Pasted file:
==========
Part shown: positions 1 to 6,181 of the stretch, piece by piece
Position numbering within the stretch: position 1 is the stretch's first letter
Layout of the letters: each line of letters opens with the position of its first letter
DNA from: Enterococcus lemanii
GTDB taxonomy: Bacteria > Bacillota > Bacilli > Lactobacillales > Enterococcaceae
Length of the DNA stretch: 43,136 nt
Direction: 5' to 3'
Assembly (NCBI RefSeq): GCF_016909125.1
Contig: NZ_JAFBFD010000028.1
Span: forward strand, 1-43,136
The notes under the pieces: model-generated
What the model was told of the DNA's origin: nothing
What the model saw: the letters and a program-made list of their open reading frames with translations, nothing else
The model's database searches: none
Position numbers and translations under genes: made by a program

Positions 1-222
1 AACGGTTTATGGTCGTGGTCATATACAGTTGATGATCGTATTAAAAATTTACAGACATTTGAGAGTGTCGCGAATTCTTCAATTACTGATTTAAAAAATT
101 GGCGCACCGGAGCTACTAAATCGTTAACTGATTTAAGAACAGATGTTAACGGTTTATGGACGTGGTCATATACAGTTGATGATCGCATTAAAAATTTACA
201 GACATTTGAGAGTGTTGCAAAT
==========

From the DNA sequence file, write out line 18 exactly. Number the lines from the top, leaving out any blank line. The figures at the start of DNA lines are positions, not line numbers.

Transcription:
101 GGCGCACCGGAGCTACTAAATCGTTAACTGATTTAAGAACAGATGTTAACGGTTTATGGACGTGGTCATATACAGTTGATGATCGCATTAAAAATTTACA